## anonymous 4 years ago Find the are of the region enclosed between the graphs y = 3x and y =3x^2 - 6x I know the answer, and I think I know how to solve it, but I'm having trouble computing the actual answer. Help would be appreciated.

1. anonymous

= 13.5

2. anonymous

$y=3x\quad,\quad y=3x^2-6x$$3x^2-6x=3x$$3x^2-9x=0\quad;\quad x_1=0\quad,\quad x_2=3$$S=\int\limits_0^3(9x-3x^2)dx$

3. anonymous

is that all there is to it, nikvist ? A portion of the region lies below the x axis, so I think that your answer is incorrect.

4. anonymous

that's correct, chlorophyll! Could you please show your work? I am having trouble getting there.

5. anonymous

check my work again. I think my work is correct

6. anonymous

Just exactly as the nikvist's progress!

7. anonymous

Take derivative then plug x = 3 in!

8. anonymous

In mean Integral!

9. anonymous

I am not understanding how he got $\int\limits_{0}^{3} 9x - 3x^2 dx$. Why are the signs reversed here? shouldn't it at the very least be $\int\limits_{0}^{3} 3x^2 - 9x dx$ ? since that is what he wrote the line before.

10. anonymous

I computed and got a negative value, which doesn't make sense :(

11. anonymous

since when you sketch the graph, y = 3x is above y = 3x^2 - 6x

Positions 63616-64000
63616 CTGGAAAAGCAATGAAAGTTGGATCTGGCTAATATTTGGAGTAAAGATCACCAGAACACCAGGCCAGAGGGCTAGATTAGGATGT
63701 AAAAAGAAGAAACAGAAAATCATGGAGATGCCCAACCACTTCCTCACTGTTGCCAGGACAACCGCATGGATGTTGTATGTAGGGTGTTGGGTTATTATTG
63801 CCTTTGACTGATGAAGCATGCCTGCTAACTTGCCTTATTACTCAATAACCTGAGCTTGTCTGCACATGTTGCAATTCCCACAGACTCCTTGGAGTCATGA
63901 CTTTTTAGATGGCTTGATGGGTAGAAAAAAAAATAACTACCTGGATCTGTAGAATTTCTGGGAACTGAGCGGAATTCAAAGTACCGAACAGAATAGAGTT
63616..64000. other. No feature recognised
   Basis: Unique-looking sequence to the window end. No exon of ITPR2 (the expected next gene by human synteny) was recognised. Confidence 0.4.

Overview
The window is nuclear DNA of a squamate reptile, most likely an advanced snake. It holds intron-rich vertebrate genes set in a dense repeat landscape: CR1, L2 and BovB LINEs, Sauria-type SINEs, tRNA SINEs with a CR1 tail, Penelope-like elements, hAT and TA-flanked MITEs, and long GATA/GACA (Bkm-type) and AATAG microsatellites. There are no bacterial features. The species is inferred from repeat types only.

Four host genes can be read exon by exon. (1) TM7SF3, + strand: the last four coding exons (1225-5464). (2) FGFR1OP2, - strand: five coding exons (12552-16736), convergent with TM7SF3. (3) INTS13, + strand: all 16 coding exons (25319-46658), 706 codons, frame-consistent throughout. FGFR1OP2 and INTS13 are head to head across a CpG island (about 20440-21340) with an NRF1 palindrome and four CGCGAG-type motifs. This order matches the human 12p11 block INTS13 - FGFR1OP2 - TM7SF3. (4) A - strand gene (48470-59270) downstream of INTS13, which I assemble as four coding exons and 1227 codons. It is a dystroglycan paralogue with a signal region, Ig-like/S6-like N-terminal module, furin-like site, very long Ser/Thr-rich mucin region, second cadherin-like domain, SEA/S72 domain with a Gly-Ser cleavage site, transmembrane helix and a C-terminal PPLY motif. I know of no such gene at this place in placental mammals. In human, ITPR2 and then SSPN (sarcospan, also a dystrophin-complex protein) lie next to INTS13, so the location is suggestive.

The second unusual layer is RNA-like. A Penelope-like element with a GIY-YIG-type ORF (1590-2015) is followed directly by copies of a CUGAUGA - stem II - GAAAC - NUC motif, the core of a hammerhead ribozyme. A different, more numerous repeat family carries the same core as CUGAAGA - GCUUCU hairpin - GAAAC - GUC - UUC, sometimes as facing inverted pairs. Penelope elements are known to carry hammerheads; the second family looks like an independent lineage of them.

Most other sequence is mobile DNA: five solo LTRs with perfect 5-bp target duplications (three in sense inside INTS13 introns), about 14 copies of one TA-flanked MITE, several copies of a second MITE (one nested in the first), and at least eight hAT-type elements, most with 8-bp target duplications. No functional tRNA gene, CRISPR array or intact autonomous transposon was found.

12. anonymous

That's why you subtract: 3x - ( 3x^2 -6x)

13. anonymous

|dw:1332618620433:dw|

14. anonymous

Yep, then we calculate from the intersection part!

15. anonymous

Make sense?

16. anonymous

Next time, pls don't be hurry in make your comment that the solver is incorrect!

17. anonymous

of course I don't mean to be disrespectful at all( I am very grateful that you are helping me :) ) but there are things that I don't understand. When I did this problem I looked at the graph and saw that a part was under the graph, so I did: $region = \int\limits_{0}^{3} 3x dx - \int\limits_{2}^{3} 3x^2 +3xdx - \int\limits_{0}^{2} 3x^2-3xdx$

18. anonymous

We just calculate the portion from the intersection down! The closed limited area, otherwise the graphs go unlimited!

19. anonymous

Since the line is above the curve in the interval [ 0, 3]

20. anonymous

That's why you subtract: 3x - ( 3x^2 -6x) = -3x^2 + 9x

21. anonymous

Are you with me?

22. anonymous

"We just calculate the portion from the intersection down! The closed limited area, otherwise the graphs go unlimited!" This I don't understand... I understand that in general, if you want to find the area of a region enclosed by two curves f(x) and g(x) which intersect at points A and B, and f(x) > g(x) you must do $\int\limits_{A}^{B} f(x) - g(x) dx$ but here a part of the first graph is below the x axis, so wouldn't the integral there be negative?

23. anonymous

In case you have the straight line cut the third degree one, it's possible to have more than 1 limited portion!

24. anonymous

In here, since quadratic just curve 1 time, so we're luckily have only 1 limited portion to calculate :)

25. anonymous

I'm trying to explain as person somewhat gain more practice than the newbie!

26. anonymous

This topic isn't as tough as you thought at all!

27. anonymous

ok, so the formula I used is correct? (for things that only intersect twice to make one area)

28. anonymous

Technically the formula is applied for all cases! It just different at how many closed area to be calculated!